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Smart Thinking blog

Insights and expert advice on the key issues facing today’s pharma marketer

No patient left behind

How healthcare comms helps create rare disease communities

Natalie Lanyon

Natalie Lanyon

We’re told from a young age that individuality is to be celebrated; it’s good to stand out from the crowd, we should embrace individuality and develop our own personalities.

But what happens when that individuality is due to our health, something that may be a source of confusion and vulnerability?

There are more than 300 million people living with one or more of the 6,000-plus identified rare diseases around the world. Yet these people often feel isolated, navigating a complicated and lengthy diagnosis process to find the right treatment and care.

I’ve worked with families who felt that, because there’s not a defined treatment pathway for them, or a large, national charity raising money, or their condition has a name that no-one has heard of, they’re being left behind.

Actively listening to patient needs

As healthcare communicators, we can help. First and foremost, it’s about giving people a voice and a platform to be heard. We can do that through patient advocacy and it’s important that we work with patient organisations to make sure we fully understand the needs we’re trying to address.

It means asking the right questions and being ready to listen, not presuming that what’s worked for one patient group will work for another.

Tailoring the solution

We need to understand that patient pathways are not always the same, especially for those with rare diseases. Providing signposts so that people don’t feel that they’re navigating a path that hasn’t been taken before can really help.

We can develop resources that guide them to places where they can find the right support, or provide answers to the most pressing questions.

Connecting patients through social media

We can also help build communities that patients and their families feel part of. Social media channels offer an incredibly powerful way for people across the world living with rare diseases to come together and form meaningful relationships, no longer constrained by geography and time zones.

While it’s important to put the right processes in place to monitor social channels, we know from campaigns we’ve delivered that patients helping patients is extremely powerful, and perhaps even more so when they might be only one of a handful of people with the condition.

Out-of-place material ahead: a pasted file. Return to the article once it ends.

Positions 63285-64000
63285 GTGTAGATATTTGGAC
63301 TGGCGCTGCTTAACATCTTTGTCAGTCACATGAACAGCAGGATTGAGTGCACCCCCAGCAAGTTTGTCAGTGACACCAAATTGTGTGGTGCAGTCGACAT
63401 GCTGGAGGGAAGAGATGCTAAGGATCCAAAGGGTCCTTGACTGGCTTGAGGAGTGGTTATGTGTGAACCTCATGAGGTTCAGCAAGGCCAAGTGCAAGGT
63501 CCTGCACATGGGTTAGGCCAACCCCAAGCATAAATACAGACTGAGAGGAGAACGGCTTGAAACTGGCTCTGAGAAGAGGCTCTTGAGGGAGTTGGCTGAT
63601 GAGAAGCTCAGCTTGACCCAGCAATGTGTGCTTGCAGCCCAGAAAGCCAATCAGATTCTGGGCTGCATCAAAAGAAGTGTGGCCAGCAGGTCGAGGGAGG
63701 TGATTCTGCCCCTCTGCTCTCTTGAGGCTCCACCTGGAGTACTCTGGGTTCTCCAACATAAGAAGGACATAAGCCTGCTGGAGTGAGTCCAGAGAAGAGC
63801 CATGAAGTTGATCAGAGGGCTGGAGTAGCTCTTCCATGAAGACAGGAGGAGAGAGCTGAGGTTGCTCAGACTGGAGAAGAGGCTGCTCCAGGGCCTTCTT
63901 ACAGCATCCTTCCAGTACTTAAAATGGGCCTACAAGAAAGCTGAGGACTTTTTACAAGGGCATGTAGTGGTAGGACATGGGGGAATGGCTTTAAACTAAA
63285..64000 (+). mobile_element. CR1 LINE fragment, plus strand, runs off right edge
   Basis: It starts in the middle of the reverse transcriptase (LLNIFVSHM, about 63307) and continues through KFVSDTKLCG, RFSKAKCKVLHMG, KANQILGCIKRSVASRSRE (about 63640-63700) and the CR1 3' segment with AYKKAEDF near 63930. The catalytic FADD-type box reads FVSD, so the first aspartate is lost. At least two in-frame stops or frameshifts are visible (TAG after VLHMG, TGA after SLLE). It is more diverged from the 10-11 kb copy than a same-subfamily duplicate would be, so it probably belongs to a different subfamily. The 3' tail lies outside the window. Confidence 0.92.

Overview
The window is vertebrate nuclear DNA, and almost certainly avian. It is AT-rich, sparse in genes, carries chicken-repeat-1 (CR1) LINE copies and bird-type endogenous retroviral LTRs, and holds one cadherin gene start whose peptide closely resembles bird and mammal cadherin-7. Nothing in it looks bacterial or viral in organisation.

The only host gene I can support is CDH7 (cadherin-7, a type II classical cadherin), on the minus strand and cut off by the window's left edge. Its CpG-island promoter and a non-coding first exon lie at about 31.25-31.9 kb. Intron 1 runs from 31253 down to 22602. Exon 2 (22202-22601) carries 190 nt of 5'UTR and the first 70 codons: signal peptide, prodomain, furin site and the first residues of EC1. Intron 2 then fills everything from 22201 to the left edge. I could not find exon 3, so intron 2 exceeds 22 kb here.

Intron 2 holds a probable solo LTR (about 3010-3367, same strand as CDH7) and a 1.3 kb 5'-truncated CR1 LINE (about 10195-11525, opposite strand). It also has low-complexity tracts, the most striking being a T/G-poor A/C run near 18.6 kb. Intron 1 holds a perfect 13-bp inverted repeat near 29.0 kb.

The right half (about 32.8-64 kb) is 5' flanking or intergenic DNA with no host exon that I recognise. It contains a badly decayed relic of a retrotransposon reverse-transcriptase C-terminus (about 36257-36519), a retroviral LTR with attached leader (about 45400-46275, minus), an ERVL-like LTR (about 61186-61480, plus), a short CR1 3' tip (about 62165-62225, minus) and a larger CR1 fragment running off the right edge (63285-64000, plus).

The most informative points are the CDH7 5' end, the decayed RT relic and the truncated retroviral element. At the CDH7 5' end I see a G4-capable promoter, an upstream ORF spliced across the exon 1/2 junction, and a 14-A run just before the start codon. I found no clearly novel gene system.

The patient’s perspective

With rare diseases, the patient often becomes the expert in their condition. So how can we best harness this knowledge to elevate our communications campaigns so they really make a difference?

We’ve worked with patients to author articles for websites or newsletters, offering advice from personal experience and offering some reassurance to others who may be having similar experiences. Film is also a powerful tool because it gives you the chance to bring a patient’s story to life in their own voice.

Supporting HCPs too

As healthcare communicators, it’s important that we don’t focus purely on the patient but also consider how we include the healthcare professional.

Helping HCPs navigate a condition they may only come into contact with a handful of times during their careers cannot be overlooked. We can educate and empower patients, giving them a platform for their voices to be heard, but doctors, nurses or other specialists need to be armed with the right information too.

No matter who we’re working with or which tactic we choose, I think the one thing we must always do in the context of rare diseases is to encourage all stakeholders to really, actively listen.

Listen to the fears, listen to the experiences and listen to those things that have really made the difference to that patient. Only then can we give people living with rare diseases the confidence that rare doesn’t mean they don’t matter.

Natalie Lanyon is Senior Account Manager, Pharma and Life Sciences at Pegasus

28th February 2020

From: Marketing

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